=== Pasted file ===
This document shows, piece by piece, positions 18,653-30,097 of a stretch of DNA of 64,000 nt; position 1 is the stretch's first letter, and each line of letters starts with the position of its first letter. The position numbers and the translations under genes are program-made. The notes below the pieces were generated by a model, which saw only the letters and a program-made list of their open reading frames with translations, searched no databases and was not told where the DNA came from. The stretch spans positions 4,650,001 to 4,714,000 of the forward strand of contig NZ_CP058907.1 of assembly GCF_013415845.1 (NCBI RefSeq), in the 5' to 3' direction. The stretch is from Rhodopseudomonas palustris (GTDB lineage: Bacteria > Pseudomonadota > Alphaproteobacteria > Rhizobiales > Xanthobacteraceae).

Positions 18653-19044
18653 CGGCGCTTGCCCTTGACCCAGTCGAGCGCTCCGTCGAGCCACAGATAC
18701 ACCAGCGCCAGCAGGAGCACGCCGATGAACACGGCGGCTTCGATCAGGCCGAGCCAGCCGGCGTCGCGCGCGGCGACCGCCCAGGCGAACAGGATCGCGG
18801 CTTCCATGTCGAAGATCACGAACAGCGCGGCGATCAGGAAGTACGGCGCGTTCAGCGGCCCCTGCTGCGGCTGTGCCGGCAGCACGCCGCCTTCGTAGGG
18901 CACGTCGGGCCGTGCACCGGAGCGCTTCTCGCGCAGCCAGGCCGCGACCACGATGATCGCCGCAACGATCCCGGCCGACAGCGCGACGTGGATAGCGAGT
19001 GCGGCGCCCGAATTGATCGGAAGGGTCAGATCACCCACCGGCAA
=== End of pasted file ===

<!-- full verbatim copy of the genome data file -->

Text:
This document shows, piece by piece, positions 18,653-30,097 of a stretch of DNA of 64,000 nt; position 1 is the stretch's first letter, and each line of letters starts with the position of its first letter. The position numbers and the translations under genes are program-made. The notes below the pieces were generated by a model, which saw only the letters and a program-made list of their open reading frames with translations, searched no databases and was not told where the DNA came from. The stretch spans positions 4,650,001 to 4,714,000 of the forward strand of contig NZ_CP058907.1 of assembly GCF_013415845.1 (NCBI RefSeq), in the 5' to 3' direction. The stretch is from Rhodopseudomonas palustris (GTDB lineage: Bacteria > Pseudomonadota > Alphaproteobacteria > Rhizobiales > Xanthobacteraceae).

Positions 18653-19044
18653 CGGCGCTTGCCCTTGACCCAGTCGAGCGCTCCGTCGAGCCACAGATAC
18701 ACCAGCGCCAGCAGGAGCACGCCGATGAACACGGCGGCTTCGATCAGGCCGAGCCAGCCGGCGTCGCGCGCGGCGACCGCCCAGGCGAACAGGATCGCGG
18801 CTTCCATGTCGAAGATCACGAACAGCGCGGCGATCAGGAAGTACGGCGCGTTCAGCGGCCCCTGCTGCGGCTGTGCCGGCAGCACGCCGCCTTCGTAGGG
18901 CACGTCGGGCCGTGCACCGGAGCGCTTCTCGCGCAGCCAGGCCGCGACCACGATGATCGCCGCAACGATCCCGGCCGACAGCGCGACGTGGATAGCGAGT
19001 GCGGCGCCCGAATTGATCGGAAGGGTCAGATCACCCACCGGCAA